• completely stop the sharing of health details with 3rd parties for marketing functions;
  • acquire users’ affirmative reveal approval prior to sharing user health details with 3rd parties for a non-advertising function;
  • supply adequate notification to the media, the FTC, and each user whose unsecured separately recognizable health details was gotten by an unapproved 3rd party in accordance with the HBNR;
  • need the 3rd parties that got user health details from Premom to erase the details;
  • execute a detailed personal privacy program that safeguards the personal privacy, security, and privacy of users’ individual details, including their health details;
  • develop, record, and stick to an information retention schedule that is openly readily available with information about the details Premom gathers and why such collection is required; and
  • acquire a preliminary and biannual personal privacy evaluation carried out by an independent, third-party specialist that needs to be authorized by the FTC.

Secret Observations

The requirements of the stated order are noticeably comparable to the requirements enforced under the BetterHelp and GoodRx orders, suggesting that the FTC is most likely to take a comparable method to orders in any future health details personal privacy cases. Nonetheless, there are likewise some parts of the Grievance and order that are special and supply insight into how the FTC is approaching the disclosure of customer details more normally.

  • Categorizing exact geolocation information and resettable identifiers as recognizable details. The FTC is taking a significantly broad method to what makes up recognizable details. In the Grievance, the FTC argued that 3rd parties can utilize gadget identifiers combined with area signals to recognize specific people which this details exposes delicate details about customers.
  • Revealing issues about moving information outside the U.S. In the Grievance, the FTC highlighted that Premom was moving details to business with servers outside the United States (in this case, Chinese analytics business) and argued that the insufficient security procedures utilized by these business exposed the details to prospective acquisition by foreign federal governments or other bad stars. We have actually not seen this kind of accusation in previous FTC cases.
  • Continuing to integrate information security requirements into health personal privacy cases. As gone over in our customer alert on the BetterHelp settlement, the FTC’s current health personal privacy cases have actually developed a more comprehensive meaning of “breach” and are enforcing reporting requirements on digital health business no matter whether a standard security breach has actually taken place. Rather, the FTC is translating the HBNR to claim that a breach has actually taken place whenever health details is revealed without user approval.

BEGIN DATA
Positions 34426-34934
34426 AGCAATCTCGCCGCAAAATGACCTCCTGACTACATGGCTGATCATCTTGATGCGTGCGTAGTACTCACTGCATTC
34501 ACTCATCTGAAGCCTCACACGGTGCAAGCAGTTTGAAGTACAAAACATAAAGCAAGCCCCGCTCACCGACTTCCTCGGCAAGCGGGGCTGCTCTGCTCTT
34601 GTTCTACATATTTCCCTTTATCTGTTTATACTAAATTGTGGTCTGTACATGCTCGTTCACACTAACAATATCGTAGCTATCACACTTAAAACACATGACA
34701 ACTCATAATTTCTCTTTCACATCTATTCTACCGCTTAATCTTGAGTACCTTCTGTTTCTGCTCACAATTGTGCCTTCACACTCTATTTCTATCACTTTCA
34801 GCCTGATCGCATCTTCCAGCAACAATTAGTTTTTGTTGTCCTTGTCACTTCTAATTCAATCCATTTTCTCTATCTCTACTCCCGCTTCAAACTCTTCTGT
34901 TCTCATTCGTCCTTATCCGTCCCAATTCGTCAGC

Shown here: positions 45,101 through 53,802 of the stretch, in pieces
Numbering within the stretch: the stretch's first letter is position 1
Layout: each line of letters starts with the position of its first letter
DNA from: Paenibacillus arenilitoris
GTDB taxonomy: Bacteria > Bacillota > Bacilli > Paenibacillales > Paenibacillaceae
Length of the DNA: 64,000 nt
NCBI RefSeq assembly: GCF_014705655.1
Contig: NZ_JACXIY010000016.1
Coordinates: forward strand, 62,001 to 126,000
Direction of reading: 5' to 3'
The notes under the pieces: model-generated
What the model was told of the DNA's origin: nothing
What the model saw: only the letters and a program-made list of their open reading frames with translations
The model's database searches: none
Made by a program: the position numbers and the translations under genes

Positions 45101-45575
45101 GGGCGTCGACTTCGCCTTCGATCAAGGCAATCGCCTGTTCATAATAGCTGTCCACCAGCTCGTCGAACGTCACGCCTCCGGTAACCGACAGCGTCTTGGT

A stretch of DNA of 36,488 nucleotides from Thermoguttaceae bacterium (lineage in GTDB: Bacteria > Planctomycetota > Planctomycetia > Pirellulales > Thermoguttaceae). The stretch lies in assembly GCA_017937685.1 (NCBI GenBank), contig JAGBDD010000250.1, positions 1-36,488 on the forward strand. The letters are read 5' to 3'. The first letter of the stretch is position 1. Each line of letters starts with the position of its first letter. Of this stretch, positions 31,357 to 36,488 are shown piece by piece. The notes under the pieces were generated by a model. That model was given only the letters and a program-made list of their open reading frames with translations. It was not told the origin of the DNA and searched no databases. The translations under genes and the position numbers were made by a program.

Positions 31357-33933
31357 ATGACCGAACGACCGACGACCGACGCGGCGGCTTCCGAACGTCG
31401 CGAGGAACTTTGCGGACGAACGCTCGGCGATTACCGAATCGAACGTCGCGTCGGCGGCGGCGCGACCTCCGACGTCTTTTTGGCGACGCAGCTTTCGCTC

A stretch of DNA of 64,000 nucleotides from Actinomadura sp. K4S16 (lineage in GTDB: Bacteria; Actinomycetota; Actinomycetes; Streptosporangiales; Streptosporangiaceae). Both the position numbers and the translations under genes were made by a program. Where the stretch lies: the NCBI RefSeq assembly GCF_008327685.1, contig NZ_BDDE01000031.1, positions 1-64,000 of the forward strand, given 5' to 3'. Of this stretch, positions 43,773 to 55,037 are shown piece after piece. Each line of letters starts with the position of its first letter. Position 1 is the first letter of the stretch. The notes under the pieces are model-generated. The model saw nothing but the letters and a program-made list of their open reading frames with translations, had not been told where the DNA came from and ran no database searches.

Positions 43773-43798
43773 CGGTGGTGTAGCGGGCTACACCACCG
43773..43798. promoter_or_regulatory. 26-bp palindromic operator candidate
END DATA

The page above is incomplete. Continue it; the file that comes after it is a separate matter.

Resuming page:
• Enforcing constraints beyond customer approval. By enforcing a blanket restriction on the disclosure of health details to 3rd parties for marketing functions, the FTC is enhancing the concept that customer approval might no longer be an enough basis on which business can validate the collection and usage of delicate details in specific situations.

Wilson Sonsini Goodrich & & Rosati regularly assists business browse intricate personal privacy and information security concerns. For additional information or suggestions worrying cybersecurity compliance or examinations, please contact Maneesha Mithal, Tracy Shapiro, Haley Bavasi, Eddie Holman, Hale Melnick, and Laura Ahmed, or any member of the company’s personal privacy and cybersecurity practice.

[1] The FTC commissioners all voted to refer the grievance and stated last order to the U.S. Department of Justice for filing. The last order needs to be authorized by the federal court to enter into result.

[2] Premom likewise consented to a settlement with the chief law officers for Washington, D.C., Connecticut, and Oregon based upon associated conduct. Premom will be needed to pay another $100,000 under that settlement, that includes injunctive arrangements comparable to those consisted of in the FTC’s proposed order.

Related Articles


Please enter your comment!
Please enter your name here

Latest Articles